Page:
Images of dancers or sculptures don’t leap to mind with the mention of climate change, however artists are increasingly using the carbon conundrum as a creative lens, using their mediums to design cultural moments that bring people together. As storytellers, artists are reaching people on a deeper and more emotional level than the cerebral facts and charts often used to shape the climate narrative. Can art reach and activate people on climate in new and compelling ways? How can art convey the joy of nature and the grief of how humans are destroying it?
On August 6, Alonzo King sat down for a conversation with Climate One founder and host Greg Dalton for an engaging conversation about about art, beauty, and humanity in the age of climate disruption. Greg and Alonzo were joined by senior curator Nora Lawrence, whose 2018 exhibition, Indicators: Artists on Climate Change, at New York’s Storm King Art Center was one of the first major museum exhibitions to address climate change.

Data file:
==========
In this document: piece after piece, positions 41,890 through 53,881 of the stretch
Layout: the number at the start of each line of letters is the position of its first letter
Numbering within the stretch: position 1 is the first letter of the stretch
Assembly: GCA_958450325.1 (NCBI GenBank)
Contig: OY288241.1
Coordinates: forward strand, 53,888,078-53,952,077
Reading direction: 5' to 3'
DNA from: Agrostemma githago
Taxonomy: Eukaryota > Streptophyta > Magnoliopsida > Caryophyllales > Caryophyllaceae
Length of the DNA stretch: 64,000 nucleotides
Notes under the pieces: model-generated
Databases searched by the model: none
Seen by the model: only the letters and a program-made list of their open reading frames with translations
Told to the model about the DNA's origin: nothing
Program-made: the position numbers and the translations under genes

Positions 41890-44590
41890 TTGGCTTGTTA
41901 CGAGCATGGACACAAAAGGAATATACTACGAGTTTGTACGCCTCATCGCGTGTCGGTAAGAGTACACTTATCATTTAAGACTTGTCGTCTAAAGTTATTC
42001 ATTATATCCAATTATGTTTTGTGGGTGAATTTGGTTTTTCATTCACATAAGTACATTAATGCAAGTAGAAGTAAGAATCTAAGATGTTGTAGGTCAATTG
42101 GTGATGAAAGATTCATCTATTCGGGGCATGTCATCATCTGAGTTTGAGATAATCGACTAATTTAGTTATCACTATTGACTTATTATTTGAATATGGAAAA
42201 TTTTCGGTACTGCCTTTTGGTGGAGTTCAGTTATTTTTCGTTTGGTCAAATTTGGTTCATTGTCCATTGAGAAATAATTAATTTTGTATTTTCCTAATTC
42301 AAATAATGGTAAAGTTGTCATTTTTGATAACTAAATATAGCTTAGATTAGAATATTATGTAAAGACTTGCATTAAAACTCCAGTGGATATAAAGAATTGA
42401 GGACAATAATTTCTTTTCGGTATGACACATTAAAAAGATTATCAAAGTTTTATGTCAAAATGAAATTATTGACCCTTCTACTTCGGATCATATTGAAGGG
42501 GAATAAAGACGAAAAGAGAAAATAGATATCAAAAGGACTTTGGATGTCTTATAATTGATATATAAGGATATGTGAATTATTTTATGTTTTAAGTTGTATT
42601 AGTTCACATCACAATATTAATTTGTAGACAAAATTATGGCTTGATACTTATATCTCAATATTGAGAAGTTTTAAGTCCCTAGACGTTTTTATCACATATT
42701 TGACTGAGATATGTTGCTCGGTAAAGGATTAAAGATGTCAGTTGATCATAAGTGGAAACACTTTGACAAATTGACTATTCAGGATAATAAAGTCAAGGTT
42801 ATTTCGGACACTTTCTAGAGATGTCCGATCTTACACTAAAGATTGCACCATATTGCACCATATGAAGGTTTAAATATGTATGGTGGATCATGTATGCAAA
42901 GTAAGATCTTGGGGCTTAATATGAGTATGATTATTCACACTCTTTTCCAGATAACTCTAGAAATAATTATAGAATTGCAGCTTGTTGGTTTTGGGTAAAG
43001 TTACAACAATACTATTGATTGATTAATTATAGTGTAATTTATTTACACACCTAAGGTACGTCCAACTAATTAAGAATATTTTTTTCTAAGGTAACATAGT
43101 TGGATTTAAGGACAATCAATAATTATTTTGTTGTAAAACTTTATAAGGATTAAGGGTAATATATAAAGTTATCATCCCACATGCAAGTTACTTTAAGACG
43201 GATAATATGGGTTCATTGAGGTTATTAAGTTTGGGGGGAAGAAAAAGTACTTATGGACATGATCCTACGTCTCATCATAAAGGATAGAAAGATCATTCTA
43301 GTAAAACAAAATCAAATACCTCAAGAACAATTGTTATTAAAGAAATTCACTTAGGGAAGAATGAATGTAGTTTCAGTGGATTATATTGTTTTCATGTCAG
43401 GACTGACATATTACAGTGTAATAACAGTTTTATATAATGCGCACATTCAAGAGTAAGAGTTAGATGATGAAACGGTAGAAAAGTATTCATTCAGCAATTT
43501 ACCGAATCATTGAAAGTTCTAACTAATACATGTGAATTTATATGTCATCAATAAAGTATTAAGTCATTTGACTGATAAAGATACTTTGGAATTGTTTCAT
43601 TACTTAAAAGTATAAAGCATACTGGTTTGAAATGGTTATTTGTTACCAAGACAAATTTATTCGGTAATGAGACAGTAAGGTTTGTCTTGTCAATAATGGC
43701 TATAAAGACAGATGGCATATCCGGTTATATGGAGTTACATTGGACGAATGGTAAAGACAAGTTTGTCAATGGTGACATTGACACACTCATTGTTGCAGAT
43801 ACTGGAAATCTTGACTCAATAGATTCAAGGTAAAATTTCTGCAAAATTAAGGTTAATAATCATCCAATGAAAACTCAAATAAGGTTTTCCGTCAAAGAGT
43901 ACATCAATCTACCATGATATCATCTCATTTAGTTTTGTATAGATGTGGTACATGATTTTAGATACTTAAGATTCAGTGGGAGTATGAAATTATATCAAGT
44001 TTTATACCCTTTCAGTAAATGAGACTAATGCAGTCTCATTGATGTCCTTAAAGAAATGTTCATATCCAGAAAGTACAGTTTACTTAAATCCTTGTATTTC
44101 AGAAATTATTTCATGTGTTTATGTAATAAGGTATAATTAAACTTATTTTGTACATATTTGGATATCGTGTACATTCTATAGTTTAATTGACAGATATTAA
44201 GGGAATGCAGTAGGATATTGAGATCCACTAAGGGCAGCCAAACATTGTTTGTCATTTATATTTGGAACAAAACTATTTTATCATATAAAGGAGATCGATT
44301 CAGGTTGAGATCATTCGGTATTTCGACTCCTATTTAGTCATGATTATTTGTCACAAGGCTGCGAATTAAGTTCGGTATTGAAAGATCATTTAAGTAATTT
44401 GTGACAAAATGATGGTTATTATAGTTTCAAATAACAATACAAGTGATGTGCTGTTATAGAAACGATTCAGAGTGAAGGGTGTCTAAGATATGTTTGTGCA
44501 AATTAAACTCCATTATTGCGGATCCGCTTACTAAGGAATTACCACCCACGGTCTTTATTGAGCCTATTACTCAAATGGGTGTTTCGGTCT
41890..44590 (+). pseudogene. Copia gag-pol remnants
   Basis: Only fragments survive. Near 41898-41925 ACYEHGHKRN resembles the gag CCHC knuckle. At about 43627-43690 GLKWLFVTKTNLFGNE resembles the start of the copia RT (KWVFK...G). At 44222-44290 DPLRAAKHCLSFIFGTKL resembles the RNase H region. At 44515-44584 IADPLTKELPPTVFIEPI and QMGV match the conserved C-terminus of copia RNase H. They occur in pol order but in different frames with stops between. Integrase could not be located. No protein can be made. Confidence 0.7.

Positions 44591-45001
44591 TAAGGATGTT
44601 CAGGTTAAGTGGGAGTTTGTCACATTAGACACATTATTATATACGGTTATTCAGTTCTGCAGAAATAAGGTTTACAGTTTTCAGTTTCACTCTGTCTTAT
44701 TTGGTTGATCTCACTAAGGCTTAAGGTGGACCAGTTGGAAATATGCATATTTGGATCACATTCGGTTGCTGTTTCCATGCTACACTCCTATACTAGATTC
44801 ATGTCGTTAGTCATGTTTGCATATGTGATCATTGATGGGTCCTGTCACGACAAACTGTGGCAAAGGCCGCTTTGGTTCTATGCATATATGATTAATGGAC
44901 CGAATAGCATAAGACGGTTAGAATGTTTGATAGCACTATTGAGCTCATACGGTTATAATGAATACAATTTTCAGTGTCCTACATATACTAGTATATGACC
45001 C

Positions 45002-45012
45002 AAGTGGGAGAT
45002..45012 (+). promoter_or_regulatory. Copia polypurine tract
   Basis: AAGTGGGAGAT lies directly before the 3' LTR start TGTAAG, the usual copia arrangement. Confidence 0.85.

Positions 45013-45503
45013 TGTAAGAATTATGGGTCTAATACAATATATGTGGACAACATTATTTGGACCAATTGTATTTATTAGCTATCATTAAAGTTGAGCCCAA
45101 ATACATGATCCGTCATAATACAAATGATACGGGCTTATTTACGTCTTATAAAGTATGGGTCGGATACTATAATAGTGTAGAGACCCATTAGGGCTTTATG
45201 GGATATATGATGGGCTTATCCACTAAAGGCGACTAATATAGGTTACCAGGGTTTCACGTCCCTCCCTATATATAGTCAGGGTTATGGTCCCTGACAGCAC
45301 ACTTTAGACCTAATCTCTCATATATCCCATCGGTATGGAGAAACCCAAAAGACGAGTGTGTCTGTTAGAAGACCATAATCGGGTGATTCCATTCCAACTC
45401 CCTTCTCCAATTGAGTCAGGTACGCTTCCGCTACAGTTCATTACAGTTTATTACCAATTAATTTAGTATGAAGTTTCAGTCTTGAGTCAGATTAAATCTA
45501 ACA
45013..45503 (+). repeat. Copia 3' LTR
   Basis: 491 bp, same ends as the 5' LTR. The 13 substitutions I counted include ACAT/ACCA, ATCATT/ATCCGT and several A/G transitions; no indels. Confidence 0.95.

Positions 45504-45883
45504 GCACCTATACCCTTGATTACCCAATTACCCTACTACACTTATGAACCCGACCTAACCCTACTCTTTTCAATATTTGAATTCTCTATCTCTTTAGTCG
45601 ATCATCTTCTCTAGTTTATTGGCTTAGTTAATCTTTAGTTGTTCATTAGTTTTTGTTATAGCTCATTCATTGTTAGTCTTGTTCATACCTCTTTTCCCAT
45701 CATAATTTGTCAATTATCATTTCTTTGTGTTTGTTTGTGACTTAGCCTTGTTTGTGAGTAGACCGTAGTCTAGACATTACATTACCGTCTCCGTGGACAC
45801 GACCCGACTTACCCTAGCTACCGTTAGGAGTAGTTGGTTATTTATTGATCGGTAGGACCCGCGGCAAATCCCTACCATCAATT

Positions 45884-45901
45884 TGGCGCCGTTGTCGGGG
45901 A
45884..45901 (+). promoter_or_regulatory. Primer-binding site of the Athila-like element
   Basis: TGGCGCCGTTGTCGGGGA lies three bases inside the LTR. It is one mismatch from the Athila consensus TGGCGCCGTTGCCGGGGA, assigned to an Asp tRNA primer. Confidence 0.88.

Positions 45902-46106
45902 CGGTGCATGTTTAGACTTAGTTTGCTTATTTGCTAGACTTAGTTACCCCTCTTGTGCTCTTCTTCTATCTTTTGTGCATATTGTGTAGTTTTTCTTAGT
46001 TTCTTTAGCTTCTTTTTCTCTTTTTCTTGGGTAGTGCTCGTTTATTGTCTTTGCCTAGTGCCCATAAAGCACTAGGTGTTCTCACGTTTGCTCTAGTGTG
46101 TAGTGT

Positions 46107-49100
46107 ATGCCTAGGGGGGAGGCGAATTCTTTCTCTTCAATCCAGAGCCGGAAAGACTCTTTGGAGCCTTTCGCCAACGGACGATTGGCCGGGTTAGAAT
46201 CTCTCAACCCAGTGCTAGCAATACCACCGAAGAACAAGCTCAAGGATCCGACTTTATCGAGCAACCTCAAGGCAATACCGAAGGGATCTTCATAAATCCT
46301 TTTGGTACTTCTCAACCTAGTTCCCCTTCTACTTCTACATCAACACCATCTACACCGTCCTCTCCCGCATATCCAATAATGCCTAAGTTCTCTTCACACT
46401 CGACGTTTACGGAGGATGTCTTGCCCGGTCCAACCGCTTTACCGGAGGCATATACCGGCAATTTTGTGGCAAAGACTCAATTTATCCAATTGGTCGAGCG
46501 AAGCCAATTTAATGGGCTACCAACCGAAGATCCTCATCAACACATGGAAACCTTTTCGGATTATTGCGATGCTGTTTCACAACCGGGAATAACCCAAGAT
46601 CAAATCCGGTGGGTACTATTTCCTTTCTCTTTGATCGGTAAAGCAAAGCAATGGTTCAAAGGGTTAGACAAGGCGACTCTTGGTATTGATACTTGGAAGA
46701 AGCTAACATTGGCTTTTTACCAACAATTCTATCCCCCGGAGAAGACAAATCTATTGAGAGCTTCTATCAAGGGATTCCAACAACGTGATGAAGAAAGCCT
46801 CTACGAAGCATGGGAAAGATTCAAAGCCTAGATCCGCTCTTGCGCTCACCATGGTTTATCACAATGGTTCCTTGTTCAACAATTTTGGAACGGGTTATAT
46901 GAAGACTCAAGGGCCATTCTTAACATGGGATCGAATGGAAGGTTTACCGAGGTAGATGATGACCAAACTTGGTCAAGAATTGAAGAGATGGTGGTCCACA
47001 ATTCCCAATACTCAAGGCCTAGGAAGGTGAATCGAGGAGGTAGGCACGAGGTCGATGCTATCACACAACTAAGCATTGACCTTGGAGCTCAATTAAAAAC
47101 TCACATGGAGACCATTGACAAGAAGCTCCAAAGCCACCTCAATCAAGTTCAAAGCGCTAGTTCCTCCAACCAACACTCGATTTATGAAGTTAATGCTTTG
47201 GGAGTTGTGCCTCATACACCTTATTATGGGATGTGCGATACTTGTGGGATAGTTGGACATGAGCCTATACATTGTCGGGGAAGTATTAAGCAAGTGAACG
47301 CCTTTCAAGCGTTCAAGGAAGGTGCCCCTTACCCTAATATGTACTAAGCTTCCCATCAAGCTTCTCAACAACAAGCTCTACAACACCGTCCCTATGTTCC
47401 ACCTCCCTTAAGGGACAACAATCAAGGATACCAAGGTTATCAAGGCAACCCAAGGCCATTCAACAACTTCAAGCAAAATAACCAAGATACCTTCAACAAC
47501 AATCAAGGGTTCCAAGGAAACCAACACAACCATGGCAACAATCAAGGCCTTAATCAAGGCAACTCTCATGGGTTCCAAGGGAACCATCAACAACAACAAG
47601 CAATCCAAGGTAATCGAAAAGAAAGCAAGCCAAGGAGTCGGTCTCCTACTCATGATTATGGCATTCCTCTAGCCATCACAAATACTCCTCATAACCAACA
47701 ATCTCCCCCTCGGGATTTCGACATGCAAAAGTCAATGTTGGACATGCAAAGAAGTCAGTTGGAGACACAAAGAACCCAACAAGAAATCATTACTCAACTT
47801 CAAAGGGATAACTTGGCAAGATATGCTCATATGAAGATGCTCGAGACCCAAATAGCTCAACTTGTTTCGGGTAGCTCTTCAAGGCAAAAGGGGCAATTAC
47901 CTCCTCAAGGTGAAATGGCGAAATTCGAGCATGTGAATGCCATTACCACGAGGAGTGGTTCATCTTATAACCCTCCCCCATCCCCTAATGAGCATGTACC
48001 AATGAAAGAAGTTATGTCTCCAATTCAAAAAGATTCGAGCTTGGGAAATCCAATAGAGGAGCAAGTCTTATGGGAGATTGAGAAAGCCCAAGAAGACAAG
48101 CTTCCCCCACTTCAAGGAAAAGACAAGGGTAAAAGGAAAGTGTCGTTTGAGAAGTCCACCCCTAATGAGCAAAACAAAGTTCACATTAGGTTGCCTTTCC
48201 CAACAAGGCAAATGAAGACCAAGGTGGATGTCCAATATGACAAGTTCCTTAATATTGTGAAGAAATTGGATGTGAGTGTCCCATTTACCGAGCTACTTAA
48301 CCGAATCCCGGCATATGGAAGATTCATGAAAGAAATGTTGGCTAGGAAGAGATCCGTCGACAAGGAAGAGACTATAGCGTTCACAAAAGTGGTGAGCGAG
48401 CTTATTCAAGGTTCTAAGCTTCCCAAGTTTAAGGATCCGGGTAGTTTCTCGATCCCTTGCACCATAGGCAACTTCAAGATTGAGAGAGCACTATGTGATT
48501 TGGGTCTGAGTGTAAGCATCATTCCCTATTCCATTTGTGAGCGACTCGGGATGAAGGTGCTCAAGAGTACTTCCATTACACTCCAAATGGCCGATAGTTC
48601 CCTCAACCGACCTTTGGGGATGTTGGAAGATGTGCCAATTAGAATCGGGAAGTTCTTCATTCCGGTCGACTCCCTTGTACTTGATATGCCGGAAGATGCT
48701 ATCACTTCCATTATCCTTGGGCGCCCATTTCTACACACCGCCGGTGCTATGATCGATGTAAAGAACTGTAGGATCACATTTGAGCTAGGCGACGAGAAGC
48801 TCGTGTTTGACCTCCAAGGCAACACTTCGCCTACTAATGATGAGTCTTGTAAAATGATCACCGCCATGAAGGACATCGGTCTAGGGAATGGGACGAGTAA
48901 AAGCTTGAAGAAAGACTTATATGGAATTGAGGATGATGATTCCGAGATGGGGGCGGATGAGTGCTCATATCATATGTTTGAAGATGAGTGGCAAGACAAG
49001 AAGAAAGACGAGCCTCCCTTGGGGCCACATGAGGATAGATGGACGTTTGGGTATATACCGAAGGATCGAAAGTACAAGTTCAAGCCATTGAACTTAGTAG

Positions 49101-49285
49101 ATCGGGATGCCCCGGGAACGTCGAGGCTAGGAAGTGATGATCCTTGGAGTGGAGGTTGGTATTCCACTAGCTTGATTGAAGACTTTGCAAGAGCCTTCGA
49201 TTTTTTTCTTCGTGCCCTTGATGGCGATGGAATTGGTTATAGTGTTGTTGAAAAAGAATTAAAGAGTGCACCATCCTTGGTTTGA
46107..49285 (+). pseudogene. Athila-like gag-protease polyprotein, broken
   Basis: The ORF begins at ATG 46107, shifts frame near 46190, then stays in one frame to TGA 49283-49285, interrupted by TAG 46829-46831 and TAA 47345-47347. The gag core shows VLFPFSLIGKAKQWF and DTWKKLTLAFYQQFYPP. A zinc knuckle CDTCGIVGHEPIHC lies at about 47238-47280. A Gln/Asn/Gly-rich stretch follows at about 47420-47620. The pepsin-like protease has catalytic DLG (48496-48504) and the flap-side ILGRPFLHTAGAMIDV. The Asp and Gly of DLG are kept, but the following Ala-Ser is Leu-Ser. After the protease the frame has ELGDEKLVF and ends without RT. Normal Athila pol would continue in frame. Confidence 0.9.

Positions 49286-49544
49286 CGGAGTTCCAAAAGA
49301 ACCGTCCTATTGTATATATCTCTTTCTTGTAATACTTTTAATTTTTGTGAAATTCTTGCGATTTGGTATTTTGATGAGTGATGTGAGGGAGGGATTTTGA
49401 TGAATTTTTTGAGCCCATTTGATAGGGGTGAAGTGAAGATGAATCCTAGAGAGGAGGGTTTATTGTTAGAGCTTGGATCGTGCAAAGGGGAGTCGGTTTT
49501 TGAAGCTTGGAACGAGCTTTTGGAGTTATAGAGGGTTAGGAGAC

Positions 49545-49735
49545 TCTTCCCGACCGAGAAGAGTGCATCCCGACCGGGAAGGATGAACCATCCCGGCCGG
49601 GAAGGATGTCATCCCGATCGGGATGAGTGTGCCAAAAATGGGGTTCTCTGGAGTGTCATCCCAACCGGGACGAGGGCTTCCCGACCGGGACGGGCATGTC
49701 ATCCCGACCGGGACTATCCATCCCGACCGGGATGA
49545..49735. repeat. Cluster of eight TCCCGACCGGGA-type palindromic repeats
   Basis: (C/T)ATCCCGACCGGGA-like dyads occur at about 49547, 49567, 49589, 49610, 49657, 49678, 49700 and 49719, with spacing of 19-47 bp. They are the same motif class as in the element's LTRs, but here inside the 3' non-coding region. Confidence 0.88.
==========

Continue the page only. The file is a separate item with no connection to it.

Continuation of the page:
Watch the full discussion below:
If I’ve come to a place where I’ve left the sense of ‘me‘, and expanded the sense of ‘we’, and have stepped into the idea of ‘oneness’, how can I exploit a mountain? How can I exploit a people? Because I’ve gotten to a place where I realize that people, that mountain, is me. That ocean that my country is polluting is me.– Alonzo King
Climate One at The Commonwealth Club offers a forum for candid discussion among climate scientists, policymakers, activists, and concerned citizens. Their live programs are recorded and distributed to a global audience. By gathering inspiring, credible, and compelling information, they provide an essential resource to change-makers looking to make a difference. Learn more about their programming at climateone.org.
Photo: © RJ Muna